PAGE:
So, with a little trepidation and some internal cajoling, I committed to this year’s Kid’s College at JCC. My nickname, The Hairy Potter, became the theme and motivation for this annual week long art camp focused on 5th and 6th graders. In the past, I have ignored the true Harry Potter stuff, but this year we went crazy with the extras and created a pretty cool spot in the studio with flags, banners, some spooky props and silly house names. The area kids have only been out of school for a week, so we wanted to make this a fun place and space for them to chill out and have fun. I lived for this stuff when I was a kid and remember the hot and muggy afternoons spent at the junior high making stuff. It was fun to be out of school, but it was also fun to be back making art.
When I was in college, I received a work study grant to help out with the Museum’s Saturday kid’s art program. I became a little dizzy knowing that I would actually be teaching and helping out at the place that ignited my love of art. It was a thrilling moment to receive my official museum badge and to be able to go in through the back door instead of the main entrance. My art nerd was in full swing. There are a few of my students who help out each year and it is my hope that this week will inspire them and guide them in their path towards becoming a teacher. Sometimes the sublime moments are what get them, other times it’s the reality of just how much damage a group of tweeners can do to a room in three hours.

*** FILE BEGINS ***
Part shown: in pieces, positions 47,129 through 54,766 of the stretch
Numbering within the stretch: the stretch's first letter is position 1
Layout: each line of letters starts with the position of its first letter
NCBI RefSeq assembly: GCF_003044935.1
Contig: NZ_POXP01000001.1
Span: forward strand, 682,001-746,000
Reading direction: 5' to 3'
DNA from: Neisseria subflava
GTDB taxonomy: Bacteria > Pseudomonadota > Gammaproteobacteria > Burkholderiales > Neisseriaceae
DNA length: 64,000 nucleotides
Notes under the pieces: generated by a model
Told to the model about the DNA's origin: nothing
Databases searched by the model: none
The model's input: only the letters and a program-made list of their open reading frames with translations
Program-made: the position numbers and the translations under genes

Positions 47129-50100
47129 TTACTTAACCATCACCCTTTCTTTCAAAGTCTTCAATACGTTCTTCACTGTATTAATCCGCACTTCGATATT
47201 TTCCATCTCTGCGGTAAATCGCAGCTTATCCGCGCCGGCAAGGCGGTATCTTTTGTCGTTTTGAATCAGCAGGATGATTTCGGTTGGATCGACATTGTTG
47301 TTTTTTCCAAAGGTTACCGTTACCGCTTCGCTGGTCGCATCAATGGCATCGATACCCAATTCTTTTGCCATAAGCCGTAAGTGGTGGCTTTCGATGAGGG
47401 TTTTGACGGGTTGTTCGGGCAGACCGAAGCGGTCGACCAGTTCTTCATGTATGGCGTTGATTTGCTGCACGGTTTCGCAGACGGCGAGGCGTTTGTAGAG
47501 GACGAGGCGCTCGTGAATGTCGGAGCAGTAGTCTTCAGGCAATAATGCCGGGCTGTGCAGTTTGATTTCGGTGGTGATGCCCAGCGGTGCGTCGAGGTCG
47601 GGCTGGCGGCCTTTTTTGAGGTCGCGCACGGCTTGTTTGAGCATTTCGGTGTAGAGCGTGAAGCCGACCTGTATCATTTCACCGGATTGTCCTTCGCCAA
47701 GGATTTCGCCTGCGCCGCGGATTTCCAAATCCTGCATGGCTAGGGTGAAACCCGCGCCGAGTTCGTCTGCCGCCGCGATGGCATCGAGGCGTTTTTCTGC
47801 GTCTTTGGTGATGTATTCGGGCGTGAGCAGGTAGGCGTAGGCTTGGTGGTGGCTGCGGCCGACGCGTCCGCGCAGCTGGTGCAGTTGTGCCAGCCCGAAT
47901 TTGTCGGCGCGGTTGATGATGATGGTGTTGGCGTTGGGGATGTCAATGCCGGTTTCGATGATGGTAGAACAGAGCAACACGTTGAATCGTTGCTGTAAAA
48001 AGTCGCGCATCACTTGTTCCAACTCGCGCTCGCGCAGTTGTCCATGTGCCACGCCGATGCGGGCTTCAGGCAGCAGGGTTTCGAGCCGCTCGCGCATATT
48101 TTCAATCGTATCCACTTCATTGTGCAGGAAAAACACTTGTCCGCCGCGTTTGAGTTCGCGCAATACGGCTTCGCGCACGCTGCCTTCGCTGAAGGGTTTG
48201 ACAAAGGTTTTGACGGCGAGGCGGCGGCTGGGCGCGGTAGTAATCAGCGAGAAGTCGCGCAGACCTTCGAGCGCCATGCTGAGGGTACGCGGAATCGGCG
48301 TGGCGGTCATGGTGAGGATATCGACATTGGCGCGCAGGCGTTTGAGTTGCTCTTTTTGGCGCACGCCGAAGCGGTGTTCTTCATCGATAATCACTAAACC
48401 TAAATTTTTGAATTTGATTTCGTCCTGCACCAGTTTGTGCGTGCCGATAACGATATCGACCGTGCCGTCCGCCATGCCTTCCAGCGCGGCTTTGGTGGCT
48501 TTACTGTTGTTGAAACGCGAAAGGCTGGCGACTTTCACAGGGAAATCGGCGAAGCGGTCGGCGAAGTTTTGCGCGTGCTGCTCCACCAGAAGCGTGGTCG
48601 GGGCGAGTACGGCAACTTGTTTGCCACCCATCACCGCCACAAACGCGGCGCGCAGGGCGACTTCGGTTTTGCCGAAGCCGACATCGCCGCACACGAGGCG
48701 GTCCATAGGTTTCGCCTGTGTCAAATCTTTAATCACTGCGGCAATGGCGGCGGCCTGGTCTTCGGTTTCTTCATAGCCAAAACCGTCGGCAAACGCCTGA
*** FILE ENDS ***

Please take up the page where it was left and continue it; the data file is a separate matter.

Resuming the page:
The schedule is rough this week, but we’re having fun. The kids are engaged, polite, and fun to be with. I am noticing that they are fearless when it comes to working on the potter’s wheel. My college students seem to hang back and want to immediately go for perfection while learning. Granted, they are doing it for a grade, but there is something to say for diving in full force and enjoying the experience and not necessarily going for a grade. Anna, in the musical “The King and I” had this to say about her profession:
It's a very ancient saying,
But a true and honest thought,
That if you become a teacher,
By your pupils you'll be taught.
There is much wisdom in those lines and I may take them to heart when I begin fall semester. Focus on the process and the craft and ignore the grade. Maybe we’ll see great things… but right now, the Hairy Potter has to go wedge some clay.